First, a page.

Benjamin Booker, Liverpool
To hear his debut album, in which this twentysomething New Orleans resident often emotes about social injustice and lessons learned the hard way, you’d believe Benjamin Booker to be a serious man indeed. Yet onstage, the band seem less like purists on a sincere mission and more like a hipster skiffle band, all enthusiastic strumming and explosions of noise. It’s the same songs that Booker and co play live, of course, but with a different emphasis. The energy is arguably his best quality and Jack White is a fan (Booker recorded a live LP for White’s label Third Man). Hopefully he will be encouraged to stay rowdy and chaotic for as long as possible.
Leon Bridges, On tour
Soul music, especially in these post-sampling days, is not to be attempted by the fainthearted. Succeed, and you may transcend genre to become a latterday great like Amy Winehouse. Fail, and you find yourself lumped in with the unimpressive likes of Eli “Paperboy” Reed and other retro soul adherents. Bridges certainly has the style covered: from haircut to font to overloaded microphone, the man is pure Atlantic records circa 1962. Helpfully, he also has the voice, the songs and a band of real humans, as befits an artist whose career break came at the hands of Josh Block and Austin Jenkins from garage rock virtuosi White Denim. It was Coming Home, now the title track of his debut album, that first caught the pair’s attention. Happily, that’s far from an isolated moment in a collection of very strong songs.
Björk is an artist of extremes. It’s fair to say that only a small percentage of the world’s population has spent sustained periods pondering the relationship between nature and technology, the subject of her 2011 album Biophilia, a work of specially commissioned instruments, apps and electronica. Her latest, however, being a breakup album, is more relatable. Vulnicura (“cure for wounds” in Greek) is testimony to the Icelandic singer’s singular vision; while a familiar idea, the sound remains utterly surprising. It’s a mixture of scarifying strings and beats (courtesy of producers Arca and The Haxan Cloak) and unvarnished heartache. Björk’s poetic diction has historically been remarkable to the point of alien. Here, though, the sheer humanity of the subject: love, sex, longing – essentially an account of her parting from the artist Matthew Barney – confers on the whole a tremendous additional power.
Chris Corasno & Mette Rasmussen, London
Drummer Chris Corsano is a consummate collaborator, having had successful team-ups with Vibracathedral Orchestra member Mick Flower, saxophonist Paul Flaherty, and horn and reeds man Joe McPhee. His current high-energy duo includes Danish alto saxophonist Mette Rasmussen, who strikes out with piercingly high tones, feathery flutters, breathy grumbles and fierce roars, while keeping the difficult skronk factor at bay. Their debut album was released in May on Relative Pitch, a label whose roster is the perfect place to start if you’re looking to take the pulse of the best jazz and improv players currently on the scene.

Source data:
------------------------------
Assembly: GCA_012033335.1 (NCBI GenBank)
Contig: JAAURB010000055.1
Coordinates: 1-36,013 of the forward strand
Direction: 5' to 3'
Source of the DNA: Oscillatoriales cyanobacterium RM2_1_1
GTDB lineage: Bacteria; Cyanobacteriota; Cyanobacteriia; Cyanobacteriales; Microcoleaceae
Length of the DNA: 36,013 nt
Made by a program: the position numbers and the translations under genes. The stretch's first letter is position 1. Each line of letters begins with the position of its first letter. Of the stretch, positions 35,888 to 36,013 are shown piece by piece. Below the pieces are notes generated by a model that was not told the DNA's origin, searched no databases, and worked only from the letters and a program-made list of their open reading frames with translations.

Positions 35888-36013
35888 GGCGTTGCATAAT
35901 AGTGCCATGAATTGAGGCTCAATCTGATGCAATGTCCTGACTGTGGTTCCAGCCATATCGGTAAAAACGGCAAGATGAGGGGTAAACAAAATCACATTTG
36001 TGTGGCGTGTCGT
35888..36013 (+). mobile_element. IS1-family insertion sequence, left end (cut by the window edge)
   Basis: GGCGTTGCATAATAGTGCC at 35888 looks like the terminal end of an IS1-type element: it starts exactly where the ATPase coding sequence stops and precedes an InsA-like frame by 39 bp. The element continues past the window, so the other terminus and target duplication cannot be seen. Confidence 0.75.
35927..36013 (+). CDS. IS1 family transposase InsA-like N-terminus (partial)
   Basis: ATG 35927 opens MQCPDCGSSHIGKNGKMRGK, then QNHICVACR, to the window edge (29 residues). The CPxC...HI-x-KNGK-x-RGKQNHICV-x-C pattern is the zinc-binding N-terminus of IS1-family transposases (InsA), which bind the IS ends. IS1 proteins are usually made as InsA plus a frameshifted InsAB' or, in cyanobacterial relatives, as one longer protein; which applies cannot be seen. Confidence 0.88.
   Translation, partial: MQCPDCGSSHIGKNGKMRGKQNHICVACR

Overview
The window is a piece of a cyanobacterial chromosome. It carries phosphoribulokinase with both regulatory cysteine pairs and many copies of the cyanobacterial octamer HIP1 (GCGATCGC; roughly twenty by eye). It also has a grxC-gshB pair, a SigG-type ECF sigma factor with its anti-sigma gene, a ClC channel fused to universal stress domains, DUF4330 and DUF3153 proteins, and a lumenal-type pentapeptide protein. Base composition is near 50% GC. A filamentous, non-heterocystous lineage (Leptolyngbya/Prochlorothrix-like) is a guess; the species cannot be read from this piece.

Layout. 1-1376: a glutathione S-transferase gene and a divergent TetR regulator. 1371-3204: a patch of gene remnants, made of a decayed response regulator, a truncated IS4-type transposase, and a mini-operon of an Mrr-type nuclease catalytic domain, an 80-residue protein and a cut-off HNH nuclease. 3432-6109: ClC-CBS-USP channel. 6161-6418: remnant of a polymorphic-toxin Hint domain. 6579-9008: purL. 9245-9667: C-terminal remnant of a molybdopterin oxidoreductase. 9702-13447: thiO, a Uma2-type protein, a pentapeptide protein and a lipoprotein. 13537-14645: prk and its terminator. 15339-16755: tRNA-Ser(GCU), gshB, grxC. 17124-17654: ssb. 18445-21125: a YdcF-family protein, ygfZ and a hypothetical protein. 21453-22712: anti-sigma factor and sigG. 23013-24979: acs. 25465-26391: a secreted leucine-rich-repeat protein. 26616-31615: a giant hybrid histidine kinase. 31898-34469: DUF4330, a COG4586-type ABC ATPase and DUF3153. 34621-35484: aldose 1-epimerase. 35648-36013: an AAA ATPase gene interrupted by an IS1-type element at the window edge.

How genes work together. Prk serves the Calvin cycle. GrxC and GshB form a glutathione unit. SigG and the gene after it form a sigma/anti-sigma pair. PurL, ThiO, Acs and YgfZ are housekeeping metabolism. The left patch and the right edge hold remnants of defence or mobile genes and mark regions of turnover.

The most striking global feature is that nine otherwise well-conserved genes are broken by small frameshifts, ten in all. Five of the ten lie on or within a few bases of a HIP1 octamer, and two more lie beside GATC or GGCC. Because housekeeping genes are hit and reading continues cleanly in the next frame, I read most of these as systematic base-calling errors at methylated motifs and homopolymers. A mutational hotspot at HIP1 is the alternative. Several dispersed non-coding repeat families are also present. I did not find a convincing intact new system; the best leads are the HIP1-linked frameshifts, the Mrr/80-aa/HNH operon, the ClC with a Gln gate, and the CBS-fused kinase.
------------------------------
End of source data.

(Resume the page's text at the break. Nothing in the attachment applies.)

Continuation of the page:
The Bad Plus With Joshua Redman, Lewes
Now in its third year, the Love Supreme festival of jazz, blues, soul and pop returns to Glynde in Sussex with Chaka Khan, Van Morrison, Dianne Reeves, Hugh Masekela and a raft of quirky newcomers on the fringes. Love Supreme restored a British jazz-centric festival to a greenfield setting the genre hadn’t occupied in half a century. A keenly anticipated 2015 highlight will be Saturday’s midday set by US sax star Joshua Redman and popular New York deconstructivists the Bad Plus performing music from their new album – fruits of a now four-year-old relationship that has balanced the formidable saxophonist’s instincts to blow long solos, with the wryly edgy threesome’s inclinations to borrow from each and every idiom, and switch direction at the drop of a hat. Stepping up the benefits this year, Love Supreme is also offering jazz film shows, entertainment for kids and a showcase of the pick of local performers.
Orquesta Filarmónica De La UNAM, On tour
So many of the orchestras that visit this country insist on bringing mainstream repertoire with them, works that appear all too regularly in concerts from our own bands. For its debut UK tour, Mexico’s Orquesta Filarmónica De La UNAM promises to buck that trend. Its music director Jan Latham Koenig has put together a programme including scores by 20th-century Mexican composers, alongside music by Gershwin, Holst, Vaughan Williams and De Falla. Since it was founded at Mexico City’s National University (UNAM) in the 1930s, the Orquesta Filarmónica has made works by Mexican composers an integral part of its programming. On this tour, they’re playing Carlos Chávez, Arturo Márquez and José Pablo Moncayo, all of whom composed vivid orchestral showpieces. Whatever else these concerts will be, they’re unlikely to be dull.